Verna: Having access to the entirety of Hemingway’s correspondence gives us a certain holistic behind-the-scenes perspective and we were able to help weigh in on certain aspects of Hemingway’s personality and career that have been overlooked or misrepresented in the known published record and secondary scholarship. We also have a familiarity with the contents at major archives, like the John F. Kennedy Presidential Library in Boston, and could make suggestions about which manuscript materials or visual archives they might explore. The script editing session with Geoffrey Ward, the filmmakers, and other literary scholars was very collaborative.

What was it like being interviewed for the film?

Verna: As a kid growing up in the 1980s, I watched a lot of PBS. My fellow Gen X-ers know the particular delight of seeing the teacher roll the TV cart into the classroom. There’s also a part of me that has always equated being on PBS with being a public intellectual. The Florentine Films documentaries are an important example of the public humanities. It would not be an exaggeration to say that one of the main reasons I went to grad school in the first place was to contribute to that discourse–I always wanted to be what I called “a blah-blah person” talking about books on TV. The experience lived up to my anticipation. The interview was recorded in Manhattan and we had to pause every few minutes to wait for traffic sounds and sirens to die down or to touch up my makeup or to make adjustments to the lighting and sound equipment. All in all it took the better part of a day, and I think I appear in maybe about a minute total of the 6-hour film. Miriam B. Mandel (co-editor of Volumes 4, 5, and 6 of the Letters), also appears in the film, along with noted biographers, scholars, Hemingway’s son Patrick, and the late former U.S. Senator John McCain. It was an honor to be included.

Does the film contain any surprises?

Verna: It does! But I don’t want to reveal any spoilers so I’ll just say that there are sides to Hemingway that will surprise viewers. The filmmakers are very candid about his shortcomings, and yet ultimately I think people may find themselves with a new perspective on some of Hemingway’s private struggles. And as subsequent volumes of the Letters come out, they will confirm and complicate the themes the film explores.

What is next for the Letters Project?

Volume 5 was published in June 2020 and includes 393 items of correspondence directed to 100 correspondents spanning the period January 1932-May 1934. The letters in this volume cover the publication of Death in the Afternoon and Winner Take Nothing as Hemingway follows up on the success of A Farewell to Arms, the novel that cemented his literary reputation and his celebrity. The letters also chart his new passion for big-game fishing, his African safari and other travels, as well as his influential role in the establishment of Esquire, a new men’s interest magazine We are now immersed in Volume 6, which will span June 1934 through June 1936 and will include an Appendix of Earlier Letters that have come to light since publication of the previous volumes. We are also at work on Volume 7 (July 1936-December 1940), and we even have a team working ahead on the Final Volume in order to take advantage of the memories and knowledge of those who can still speak of Hemingway and his letters firsthand, including his son Patrick (born in 1928) and Valerie Danby-Smith Hemingway, who served as his secretary in the last years of his life (and later married his son Gregory).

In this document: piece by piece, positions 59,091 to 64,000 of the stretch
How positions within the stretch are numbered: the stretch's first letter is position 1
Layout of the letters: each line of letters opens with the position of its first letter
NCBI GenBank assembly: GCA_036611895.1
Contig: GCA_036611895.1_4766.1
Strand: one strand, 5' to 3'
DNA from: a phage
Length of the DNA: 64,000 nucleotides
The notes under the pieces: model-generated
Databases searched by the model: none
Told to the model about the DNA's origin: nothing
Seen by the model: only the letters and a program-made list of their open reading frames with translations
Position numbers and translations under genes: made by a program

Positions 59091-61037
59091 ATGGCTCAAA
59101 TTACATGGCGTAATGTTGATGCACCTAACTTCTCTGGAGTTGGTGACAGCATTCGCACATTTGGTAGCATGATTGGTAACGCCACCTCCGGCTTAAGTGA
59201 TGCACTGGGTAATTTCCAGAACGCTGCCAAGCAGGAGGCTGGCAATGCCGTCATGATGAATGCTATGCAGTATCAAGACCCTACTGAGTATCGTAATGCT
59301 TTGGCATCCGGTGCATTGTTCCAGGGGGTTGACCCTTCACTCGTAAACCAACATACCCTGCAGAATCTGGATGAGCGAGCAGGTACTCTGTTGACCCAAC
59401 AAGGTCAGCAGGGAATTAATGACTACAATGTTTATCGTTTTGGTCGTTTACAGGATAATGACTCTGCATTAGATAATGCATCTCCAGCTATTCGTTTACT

Hemingway – A Look Ahead

The Letters of Ernest Hemingway, vol. 5 – edited by Sandra Spanier and Miriam B. Mandel

Win volumes 1-5 of The Letters of Ernest Hemingway
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About The Authors

Verna Kale

Verna Kale is Assistant Research Professor in English at the Pennsylvania State University and Associate Editor of The Letters of Ernest Hemingway. ...

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Sandra Spanier

Sandra Spanier, Edwin Erle Sparks Professor of English at Pennsylvania State University, is General Editor of The Cambridge Edition of the Letters of Ernest Hemingway and co-editor...